3 Important Tips to Know Before Launching Your Fireworks in New York
Every year we look forward to the 4th of July, ready to celebrate with our friends and family all weekend long. This typically means sunshine, drinks, BBQ, and fireworks. Though you might think you're the fireworks expert this year, you could be risking a lot more than you think.
Fourth of July celebrations are fun, but they've also caused a TON of injuries. According to the U.S. Consumer Product Safety Commission, fireworks were involved in around 11,500 injuries reported in 2021. 66% of which happened during a one-month period surrounding July 4th.
It's important to realize these injuries weren't just from those launching the fireworks, but those close by as well. Everyone needs to be careful when fireworks are in play.
We urge everyone to take into account the dangers associated with both legal and illegal fireworks and review firework safety tips and preparedness plans. -FASNY President Edward Tase Jr.
Leave it to the Professionals
As much as you think you're the fireworks expert, you're not. Unless you have a license, the safest place to launch fireworks is at a professional show. Luckily for you, there are hundreds all around Central New York you can choose from.
And if for some reason you can't leave the house, many shows are now livestreamed.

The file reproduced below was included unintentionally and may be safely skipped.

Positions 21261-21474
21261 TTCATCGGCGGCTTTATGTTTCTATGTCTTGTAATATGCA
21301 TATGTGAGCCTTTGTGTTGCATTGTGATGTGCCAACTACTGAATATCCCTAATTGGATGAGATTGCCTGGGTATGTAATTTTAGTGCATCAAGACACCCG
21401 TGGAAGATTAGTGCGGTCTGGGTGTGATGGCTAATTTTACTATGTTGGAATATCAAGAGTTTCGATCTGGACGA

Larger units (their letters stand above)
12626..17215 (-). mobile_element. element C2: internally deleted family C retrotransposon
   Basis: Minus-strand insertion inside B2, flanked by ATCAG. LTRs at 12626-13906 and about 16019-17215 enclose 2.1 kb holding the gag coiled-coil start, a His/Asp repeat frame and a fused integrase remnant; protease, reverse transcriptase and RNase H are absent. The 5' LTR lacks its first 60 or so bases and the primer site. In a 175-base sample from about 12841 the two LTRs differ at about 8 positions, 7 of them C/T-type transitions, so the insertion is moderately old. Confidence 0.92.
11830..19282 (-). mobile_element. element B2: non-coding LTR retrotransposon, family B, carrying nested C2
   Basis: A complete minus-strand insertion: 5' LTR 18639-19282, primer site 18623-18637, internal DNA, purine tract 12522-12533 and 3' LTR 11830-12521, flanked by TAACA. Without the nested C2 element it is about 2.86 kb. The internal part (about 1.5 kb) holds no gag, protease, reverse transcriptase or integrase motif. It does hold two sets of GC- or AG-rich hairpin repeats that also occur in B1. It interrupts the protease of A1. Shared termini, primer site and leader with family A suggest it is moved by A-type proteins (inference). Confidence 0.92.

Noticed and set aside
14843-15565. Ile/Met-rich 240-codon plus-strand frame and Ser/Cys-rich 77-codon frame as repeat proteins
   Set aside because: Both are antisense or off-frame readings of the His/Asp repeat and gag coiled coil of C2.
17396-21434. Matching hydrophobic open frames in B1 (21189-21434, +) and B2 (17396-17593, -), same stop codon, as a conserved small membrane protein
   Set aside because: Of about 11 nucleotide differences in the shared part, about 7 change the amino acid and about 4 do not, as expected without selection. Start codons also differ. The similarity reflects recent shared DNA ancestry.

Watch at a Distance
You might think the best view is up close, but you'd be wrong. Not only will you be safer and save your hearing, but viewing from afar gives you the best view of the fireworks exploding into the sky. Especially without killing your neck.
According to NFPA and FASNY, the best view of a professional fireworks display is from a quarter of a mile or more away. This will also be beneficial to both your dogs OR any other dog living in the neighborhood.
DO NOT Relight Dud Fireworks
If you've launched all your rockets and notice one didn't go off, LEAVE IT ALONE. The last thing you want to do is pickup or re-light a used or "dud" firework. They could still cause serious burns or injuries.
In conclusion, don't be dumb! You'd think it's a simple thing to ask, but it's important for both the safety of you, your family, and everyone else living in your neighborhood.